This year the G2E Global Gaming Expo brought with it remote-control helicopters, Playboy Playmate Ida Ljungqvist, “CougarLicious” slot machines and enough continuous-shuffle automated blackjack games to make Ken Uston turn in his grave.
For me the highlight was the IGT Little Shop of Horrors slot machine. It features three-dimensional, man-eating Venus flytraps that grow from the reels’ edges and base. The plants say, “Feed me,” obviously, and they eat player-disadvantageous reel symbols. When they do, the machine makes a satisfying crunching sound and squirts more virtual blood than a Mortal Kombat finishing move.
It wasn’t the blood that drew me to these machines, though; it was my love of the movie (the ’80s musical, not the ’60s original). In middle school I owned LSoH on VHS, and the soundtrack on cassette. I once snuck the tape and a portable cassette player into class with me.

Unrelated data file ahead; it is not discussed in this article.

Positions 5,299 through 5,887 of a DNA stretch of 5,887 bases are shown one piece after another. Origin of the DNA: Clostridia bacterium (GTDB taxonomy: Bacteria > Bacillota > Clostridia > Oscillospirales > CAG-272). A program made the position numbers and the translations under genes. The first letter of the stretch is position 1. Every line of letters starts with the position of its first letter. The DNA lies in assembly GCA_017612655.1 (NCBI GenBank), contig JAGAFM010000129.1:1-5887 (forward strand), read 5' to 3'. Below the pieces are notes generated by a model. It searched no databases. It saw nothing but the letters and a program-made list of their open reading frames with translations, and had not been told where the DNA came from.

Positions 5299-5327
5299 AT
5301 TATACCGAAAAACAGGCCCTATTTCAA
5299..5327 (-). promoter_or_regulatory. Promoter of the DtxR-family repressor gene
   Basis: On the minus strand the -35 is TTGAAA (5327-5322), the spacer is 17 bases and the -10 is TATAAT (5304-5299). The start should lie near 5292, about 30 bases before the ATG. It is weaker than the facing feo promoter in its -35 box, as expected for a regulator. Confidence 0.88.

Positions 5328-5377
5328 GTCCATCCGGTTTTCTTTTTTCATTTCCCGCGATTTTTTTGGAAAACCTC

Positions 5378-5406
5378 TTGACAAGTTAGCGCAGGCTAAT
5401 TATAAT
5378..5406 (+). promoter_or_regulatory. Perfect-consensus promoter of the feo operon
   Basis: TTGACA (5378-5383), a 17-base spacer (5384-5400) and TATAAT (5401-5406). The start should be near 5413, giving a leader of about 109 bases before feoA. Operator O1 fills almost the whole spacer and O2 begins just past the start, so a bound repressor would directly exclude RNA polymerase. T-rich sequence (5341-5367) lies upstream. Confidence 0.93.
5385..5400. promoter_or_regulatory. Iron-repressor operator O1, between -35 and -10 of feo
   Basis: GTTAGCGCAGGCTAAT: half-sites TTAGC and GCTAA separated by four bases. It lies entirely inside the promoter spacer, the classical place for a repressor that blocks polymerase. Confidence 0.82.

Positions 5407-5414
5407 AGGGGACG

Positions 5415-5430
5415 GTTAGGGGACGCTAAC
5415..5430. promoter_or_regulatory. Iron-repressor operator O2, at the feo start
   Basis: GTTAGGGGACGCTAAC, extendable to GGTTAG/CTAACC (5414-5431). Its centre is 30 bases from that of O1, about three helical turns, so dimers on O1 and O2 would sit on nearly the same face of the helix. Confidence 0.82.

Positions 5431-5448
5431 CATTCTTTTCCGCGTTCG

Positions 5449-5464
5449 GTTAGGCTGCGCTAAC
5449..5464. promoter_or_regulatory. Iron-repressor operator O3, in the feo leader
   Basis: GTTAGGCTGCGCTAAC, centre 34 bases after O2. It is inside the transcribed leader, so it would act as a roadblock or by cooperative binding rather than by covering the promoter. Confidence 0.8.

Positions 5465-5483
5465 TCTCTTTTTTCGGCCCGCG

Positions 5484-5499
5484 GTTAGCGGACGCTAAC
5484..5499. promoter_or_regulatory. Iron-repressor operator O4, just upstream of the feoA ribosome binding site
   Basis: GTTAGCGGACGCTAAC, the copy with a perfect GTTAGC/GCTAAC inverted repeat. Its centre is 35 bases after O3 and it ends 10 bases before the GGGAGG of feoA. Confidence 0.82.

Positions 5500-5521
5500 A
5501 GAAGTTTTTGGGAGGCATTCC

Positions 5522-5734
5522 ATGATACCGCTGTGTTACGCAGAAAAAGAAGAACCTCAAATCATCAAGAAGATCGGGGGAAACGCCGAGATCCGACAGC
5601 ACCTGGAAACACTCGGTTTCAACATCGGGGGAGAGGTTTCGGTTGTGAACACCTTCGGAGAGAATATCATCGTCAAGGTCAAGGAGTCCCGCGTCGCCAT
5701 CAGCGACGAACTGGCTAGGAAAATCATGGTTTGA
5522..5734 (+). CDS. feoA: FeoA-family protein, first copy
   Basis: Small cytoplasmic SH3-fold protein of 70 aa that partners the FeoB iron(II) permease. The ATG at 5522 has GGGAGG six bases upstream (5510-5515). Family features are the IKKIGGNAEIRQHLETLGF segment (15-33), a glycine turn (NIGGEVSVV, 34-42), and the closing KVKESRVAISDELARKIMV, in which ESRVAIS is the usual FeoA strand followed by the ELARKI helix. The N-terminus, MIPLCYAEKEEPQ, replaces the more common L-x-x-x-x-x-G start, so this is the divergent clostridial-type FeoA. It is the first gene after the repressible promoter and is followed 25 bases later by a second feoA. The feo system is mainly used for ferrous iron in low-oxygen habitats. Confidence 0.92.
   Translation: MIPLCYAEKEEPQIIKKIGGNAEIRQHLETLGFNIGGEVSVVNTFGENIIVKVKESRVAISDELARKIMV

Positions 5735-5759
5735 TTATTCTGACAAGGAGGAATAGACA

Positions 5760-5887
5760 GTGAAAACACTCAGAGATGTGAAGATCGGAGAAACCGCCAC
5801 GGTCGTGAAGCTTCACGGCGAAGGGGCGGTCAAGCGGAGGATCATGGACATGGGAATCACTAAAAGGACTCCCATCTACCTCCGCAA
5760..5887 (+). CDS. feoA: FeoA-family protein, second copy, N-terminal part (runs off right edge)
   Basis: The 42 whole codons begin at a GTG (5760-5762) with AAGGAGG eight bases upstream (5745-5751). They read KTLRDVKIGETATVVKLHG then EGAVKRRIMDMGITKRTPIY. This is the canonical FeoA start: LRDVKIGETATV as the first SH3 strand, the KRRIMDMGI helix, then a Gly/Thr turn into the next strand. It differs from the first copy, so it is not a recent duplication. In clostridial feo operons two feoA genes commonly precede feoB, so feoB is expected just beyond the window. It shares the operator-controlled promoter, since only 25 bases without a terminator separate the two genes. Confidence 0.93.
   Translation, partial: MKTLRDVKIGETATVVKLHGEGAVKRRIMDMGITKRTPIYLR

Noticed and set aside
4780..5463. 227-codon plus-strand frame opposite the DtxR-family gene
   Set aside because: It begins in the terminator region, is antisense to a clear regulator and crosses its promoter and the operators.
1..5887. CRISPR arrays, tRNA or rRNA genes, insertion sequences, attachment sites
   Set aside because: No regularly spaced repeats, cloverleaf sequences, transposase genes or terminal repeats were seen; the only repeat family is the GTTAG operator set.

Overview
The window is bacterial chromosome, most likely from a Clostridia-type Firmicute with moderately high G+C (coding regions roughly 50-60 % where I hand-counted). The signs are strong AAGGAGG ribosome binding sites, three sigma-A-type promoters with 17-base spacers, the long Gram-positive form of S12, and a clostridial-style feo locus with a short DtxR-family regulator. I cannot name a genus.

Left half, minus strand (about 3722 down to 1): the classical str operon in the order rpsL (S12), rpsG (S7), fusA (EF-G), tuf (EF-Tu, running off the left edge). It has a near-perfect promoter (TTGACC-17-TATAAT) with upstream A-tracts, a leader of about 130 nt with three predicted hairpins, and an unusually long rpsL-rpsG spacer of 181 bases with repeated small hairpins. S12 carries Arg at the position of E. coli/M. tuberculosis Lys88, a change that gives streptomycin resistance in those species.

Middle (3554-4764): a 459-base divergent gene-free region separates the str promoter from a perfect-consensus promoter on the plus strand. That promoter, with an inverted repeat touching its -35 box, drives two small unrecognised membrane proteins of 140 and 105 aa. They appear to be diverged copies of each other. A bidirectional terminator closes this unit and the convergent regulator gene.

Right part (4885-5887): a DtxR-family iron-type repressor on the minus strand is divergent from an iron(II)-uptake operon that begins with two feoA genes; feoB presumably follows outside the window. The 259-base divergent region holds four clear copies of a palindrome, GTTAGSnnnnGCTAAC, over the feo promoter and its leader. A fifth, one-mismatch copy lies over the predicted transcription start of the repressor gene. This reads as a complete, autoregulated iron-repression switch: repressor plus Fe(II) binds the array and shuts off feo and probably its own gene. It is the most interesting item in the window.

To the best of my knowledge, nobody likes Little Shop of Horrors as much as I do. So while playing the LSoH machine, I couldn’t help but feel IGT had designed it just for me. Intellectually, I know this isn’t the case; intellectually, I know it represents the culmination of broad demographic studies, intense psychological testing and probably focus groups. But I wasn’t thinking about that when I was playing the machine; I was thinking about how awesome the machine was.
And that gives me hope. Even though this year’s gaming revenues are down, if the industry can make more gamblers feel their enthusiasms have been understood and catered to, there’s still hope. Hope that Las Vegas will soon be somewhere that’s green.
Financially speaking, at least.